3. Learn to accept help.
In a culture that prizes self-sufficiency, we don’t do charity well. It’s become a truism that it’s better to give than to receive, but I think that’s partly because we think receiving is embarrassing.
When I was broke, I felt angry that God wouldn’t help me – and then ashamed when a friend would help me. Although I would have preferred to pay for my own needs (and help someone else), I believe now that he was moving his church, my family, to care for me. If we actually believe that giving is more blessed than receiving, then it follows that accepting gifts blesses people.
SEE ALSO: Overcome Money Myths that Keep You Broke
When the giver acts out of joy (not pity), and the receiver is genuinely grateful (and treated as an equal), it’s a beautiful transaction. This kind of giving acknowledges that the resources we call our own belong to God, who charged us with the task of looking out for each other. The gifts that made me feel most respected came from friends who said, “You’d do the same for me.” As much as I hated it, it was my turn to receive. I may not be able to repay the people who bailed me out, but you can bet that I’ll do my best to pay it forward.
4. Take care of yourself.
Self-care feels like a luxury when you’re broke, stressed, and rotating constantly between being at work and looking for more work. Sleeping, planning meals, and hunting for whole foods felt like inconveniences that kept me from scraping together money for rent. I couldn’t think straight, couldn’t read, and certainly couldn’t create.
Since it’s a typical trait of Westerners to push ourselves beyond the healthy limits we were made to observe, I found a lot of resources on self-care. Unfortunately, most of them seemed to harbor the assumption that the reader could afford whole foods, gym memberships, health care, and unlimited, uninterrupted sleep. They weren’t writing for people forced to choose between doctor’s visits and food (we picked food).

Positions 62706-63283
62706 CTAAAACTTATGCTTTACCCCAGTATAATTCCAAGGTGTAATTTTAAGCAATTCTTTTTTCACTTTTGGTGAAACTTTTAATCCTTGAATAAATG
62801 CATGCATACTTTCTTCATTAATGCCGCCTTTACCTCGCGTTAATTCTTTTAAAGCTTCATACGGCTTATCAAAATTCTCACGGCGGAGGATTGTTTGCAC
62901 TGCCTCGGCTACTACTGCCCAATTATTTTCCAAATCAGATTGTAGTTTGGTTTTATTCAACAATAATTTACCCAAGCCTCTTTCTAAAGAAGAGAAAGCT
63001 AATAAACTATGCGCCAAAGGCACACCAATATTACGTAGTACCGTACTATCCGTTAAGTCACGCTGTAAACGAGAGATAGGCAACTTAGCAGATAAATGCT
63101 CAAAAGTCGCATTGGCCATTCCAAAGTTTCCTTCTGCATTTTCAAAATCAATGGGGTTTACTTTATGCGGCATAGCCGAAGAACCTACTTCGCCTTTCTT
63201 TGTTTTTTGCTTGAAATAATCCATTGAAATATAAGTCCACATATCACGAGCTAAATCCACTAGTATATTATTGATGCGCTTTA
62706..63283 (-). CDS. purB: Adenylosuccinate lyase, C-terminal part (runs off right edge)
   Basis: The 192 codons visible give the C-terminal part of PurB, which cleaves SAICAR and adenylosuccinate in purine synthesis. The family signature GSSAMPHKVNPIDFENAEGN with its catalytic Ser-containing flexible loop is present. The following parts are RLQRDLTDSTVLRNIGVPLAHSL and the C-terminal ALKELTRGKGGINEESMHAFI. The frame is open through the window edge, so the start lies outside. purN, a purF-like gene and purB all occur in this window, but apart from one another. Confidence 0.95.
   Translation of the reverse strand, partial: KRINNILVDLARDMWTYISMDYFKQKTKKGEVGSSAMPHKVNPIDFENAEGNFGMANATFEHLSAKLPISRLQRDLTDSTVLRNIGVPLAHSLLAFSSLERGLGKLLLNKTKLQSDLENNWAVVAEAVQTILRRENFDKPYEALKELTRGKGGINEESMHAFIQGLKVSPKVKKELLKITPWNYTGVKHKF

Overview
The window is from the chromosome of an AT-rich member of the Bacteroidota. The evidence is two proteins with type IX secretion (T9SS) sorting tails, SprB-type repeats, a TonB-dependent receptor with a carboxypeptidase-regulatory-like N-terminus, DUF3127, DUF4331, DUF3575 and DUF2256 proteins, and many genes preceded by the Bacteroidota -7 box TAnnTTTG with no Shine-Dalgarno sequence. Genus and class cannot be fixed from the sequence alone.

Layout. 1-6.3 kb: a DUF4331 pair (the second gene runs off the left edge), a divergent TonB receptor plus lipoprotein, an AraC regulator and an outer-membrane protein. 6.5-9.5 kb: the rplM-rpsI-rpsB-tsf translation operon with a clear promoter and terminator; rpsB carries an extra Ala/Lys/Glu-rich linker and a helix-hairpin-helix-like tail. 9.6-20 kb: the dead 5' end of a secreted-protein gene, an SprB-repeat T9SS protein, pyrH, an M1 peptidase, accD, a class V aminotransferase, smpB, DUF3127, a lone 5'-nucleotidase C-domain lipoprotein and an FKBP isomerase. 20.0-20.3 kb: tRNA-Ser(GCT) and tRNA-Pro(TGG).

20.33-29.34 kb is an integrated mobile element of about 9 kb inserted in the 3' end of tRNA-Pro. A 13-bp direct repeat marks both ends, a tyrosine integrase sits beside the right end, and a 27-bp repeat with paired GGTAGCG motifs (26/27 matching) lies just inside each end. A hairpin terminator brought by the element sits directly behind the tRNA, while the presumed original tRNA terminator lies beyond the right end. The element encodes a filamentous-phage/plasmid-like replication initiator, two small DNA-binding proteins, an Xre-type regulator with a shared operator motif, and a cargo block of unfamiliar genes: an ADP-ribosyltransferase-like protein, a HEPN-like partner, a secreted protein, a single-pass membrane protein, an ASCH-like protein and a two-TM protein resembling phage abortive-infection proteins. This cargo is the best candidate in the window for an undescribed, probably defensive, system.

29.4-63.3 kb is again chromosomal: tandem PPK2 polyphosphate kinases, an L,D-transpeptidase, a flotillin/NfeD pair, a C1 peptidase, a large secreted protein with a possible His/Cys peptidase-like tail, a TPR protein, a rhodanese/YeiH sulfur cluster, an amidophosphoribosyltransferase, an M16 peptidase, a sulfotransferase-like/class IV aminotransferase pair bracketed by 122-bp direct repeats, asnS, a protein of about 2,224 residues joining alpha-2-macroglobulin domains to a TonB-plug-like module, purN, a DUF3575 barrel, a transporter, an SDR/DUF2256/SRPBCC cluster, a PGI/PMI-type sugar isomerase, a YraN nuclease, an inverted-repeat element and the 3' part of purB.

Although I wish I could magically grant every poor, exhausted person peace, rest, and health, all I know to say is that it’s okay to feel like you’re falling apart. Criticizing yourself for wanting to run and hide will only accelerate the crash and burn. If you can find a food bank or a discounted health clinic, buy a multivitamin, or find the time to squeeze in a nap, that’s fantastic. If you can’t, don’t add it to the list of ways you think you’re failing.
Living like this is unnatural and scary, and you are being braver than a lot of people will ever know.
5. Don’t lose yourself.
On the rare occasion that I could read a book, write a few lines, or talk to friends who truly knew me, I felt like I hadn’t lost myself. I could breathe again knowing that I, the version of me who cared about more than getting by, still existed. I hadn’t disappeared into the stacks of unpaid bills.